Reviewed by Olivia Farag
Glengarry Glen Ross is one of David Mamet’s most iconic masterpieces about the cut throat world of real estate and the sleazy salesmen who work for it. Memorable for its overcharge of testosterone and F-bombs, Mamet’s play is a reflection of his own personal experience in working in real estate, where premium leads are everything and salesmen must compete with each other in a savage battle for survival. This version, presented at New Theatre and directed by Louise Fischer, whilst being very faithful to the text, unfortunately lacks the charge, conviction and desperation that made earlier versions (including the movie adaptation) extremely compelling.
From the outset it is clear that this production is not set out to do anything too groundbreaking, other than cast a few male characters with female actors. Interestingly, whilst the gender swap works quite well with the dialogue, the character names are not changed to more female-centric names. It’s a missed opportunity as the actors more than hold their own with their power and cunningness, and in Moss’ case (played by Hannah Raven) completely owns the role as a domineering woman. The use of male names, therefore, is jarring and reduces the role to ‘a man played by a woman’ as opposed to ‘the character is a woman’.
The opening setting is a dimly lit Chinese restaurant, where each table shows a vignette of the cast talking in pairs at a time; Levene (Mark Langham) pleading for better leads from his supervisor, Williamson (Caroline Levien); Moss and Aaronow (Andrew Simpson) speculating on a hypothetical robbery to steal the good leads, and Roma (Oliver Burton) seducing a potential client, Lingk (Adrian Adam) to buy an expensive piece of land, aka Glengarry Glen Ross.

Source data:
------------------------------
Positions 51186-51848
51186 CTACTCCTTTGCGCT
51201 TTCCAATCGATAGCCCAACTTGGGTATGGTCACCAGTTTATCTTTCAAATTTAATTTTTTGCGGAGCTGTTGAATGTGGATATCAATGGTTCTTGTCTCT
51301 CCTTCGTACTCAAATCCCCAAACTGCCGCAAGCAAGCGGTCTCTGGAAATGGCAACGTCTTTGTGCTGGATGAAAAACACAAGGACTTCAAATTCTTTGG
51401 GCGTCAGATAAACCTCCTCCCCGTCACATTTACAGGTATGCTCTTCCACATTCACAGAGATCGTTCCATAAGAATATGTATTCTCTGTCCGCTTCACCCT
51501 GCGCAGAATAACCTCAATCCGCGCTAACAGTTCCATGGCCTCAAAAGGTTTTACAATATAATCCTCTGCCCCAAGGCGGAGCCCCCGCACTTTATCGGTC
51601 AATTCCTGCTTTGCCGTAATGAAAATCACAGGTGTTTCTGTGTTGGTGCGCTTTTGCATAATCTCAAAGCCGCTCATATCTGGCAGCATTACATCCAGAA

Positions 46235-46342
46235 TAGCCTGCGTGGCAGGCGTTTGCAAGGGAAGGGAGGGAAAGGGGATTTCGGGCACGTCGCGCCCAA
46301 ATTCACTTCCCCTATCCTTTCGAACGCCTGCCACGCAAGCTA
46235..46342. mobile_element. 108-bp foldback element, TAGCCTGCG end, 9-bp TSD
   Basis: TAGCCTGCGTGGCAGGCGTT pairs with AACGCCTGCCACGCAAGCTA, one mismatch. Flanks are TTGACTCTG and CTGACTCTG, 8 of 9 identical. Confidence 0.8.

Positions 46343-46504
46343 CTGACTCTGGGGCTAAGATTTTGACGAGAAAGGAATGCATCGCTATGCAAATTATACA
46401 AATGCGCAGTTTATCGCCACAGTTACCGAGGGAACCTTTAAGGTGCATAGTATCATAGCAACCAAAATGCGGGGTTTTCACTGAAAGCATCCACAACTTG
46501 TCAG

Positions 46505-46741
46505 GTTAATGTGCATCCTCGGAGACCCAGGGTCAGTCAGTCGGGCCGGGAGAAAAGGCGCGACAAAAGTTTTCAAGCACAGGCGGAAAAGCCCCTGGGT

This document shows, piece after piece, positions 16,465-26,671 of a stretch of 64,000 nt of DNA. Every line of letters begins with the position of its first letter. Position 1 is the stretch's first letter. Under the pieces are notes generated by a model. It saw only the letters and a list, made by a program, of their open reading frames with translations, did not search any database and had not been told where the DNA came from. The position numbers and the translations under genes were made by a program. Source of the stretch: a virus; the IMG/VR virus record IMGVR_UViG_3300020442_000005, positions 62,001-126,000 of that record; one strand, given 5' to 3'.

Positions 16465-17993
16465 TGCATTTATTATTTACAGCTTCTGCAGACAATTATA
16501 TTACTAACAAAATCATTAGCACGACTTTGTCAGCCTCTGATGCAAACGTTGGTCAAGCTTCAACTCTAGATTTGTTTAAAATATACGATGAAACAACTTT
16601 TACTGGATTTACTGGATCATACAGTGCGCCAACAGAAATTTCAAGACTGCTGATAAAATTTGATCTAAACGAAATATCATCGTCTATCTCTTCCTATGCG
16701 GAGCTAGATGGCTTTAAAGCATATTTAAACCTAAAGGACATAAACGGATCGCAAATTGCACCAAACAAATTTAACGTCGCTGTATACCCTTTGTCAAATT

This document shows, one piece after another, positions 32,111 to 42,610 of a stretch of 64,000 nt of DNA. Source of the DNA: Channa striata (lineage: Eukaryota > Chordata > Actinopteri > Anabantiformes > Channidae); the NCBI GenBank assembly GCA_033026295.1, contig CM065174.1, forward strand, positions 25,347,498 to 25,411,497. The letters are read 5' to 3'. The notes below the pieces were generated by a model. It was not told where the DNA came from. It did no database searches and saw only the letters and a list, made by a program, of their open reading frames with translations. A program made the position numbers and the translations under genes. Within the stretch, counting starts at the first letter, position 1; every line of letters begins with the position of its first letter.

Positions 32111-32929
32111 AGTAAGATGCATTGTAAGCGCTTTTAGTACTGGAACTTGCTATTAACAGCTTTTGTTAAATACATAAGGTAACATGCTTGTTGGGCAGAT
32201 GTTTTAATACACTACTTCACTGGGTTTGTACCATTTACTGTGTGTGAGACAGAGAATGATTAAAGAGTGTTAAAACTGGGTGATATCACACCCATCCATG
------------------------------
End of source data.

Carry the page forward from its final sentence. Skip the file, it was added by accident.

The vignettes are long and wordy, and very little action takes place, thus relying on the actors to deliver strong convictions on what they want in each situation. It’s a shame that this opening, whilst carefully set up, lacks the fire and punch that could have made the interactions much more interesting. It feels that whilst the dialogue is technical and clean in its delivery, the scenes are devoid of any emotional impact. The back stories (which interestingly were played out off-camera in the movie version to elicit more authentic performances), are not brought to light, and, thus, misses the chance to bond, identify, and sympathise with the characters’ plights. We don’t really feel Levene has much at stake to lose (other than a bit of dignity), nor that Lingk is beside himself with fear that he may never get his money back after his wife impresses upon him to change his mind. The final line (directed to Levene when he asks ‘Why are you doing this to me?” To which Williamson responds “Because I don’t like you”) feels soft and inconsequential rather than a cold slap in the face. The issue of the weak leads are also glossed over, as is the secrecy surrounding the good leads and why Williamson guards them so savagely.
Overall, this production at New Theatre is a competent rendition of Mamet’s vision, but lacks any real conflict to create enough tension, or conviction, to close the deal.
Glengarry Glen Ross is playing at New Theatre till 10 April 2021.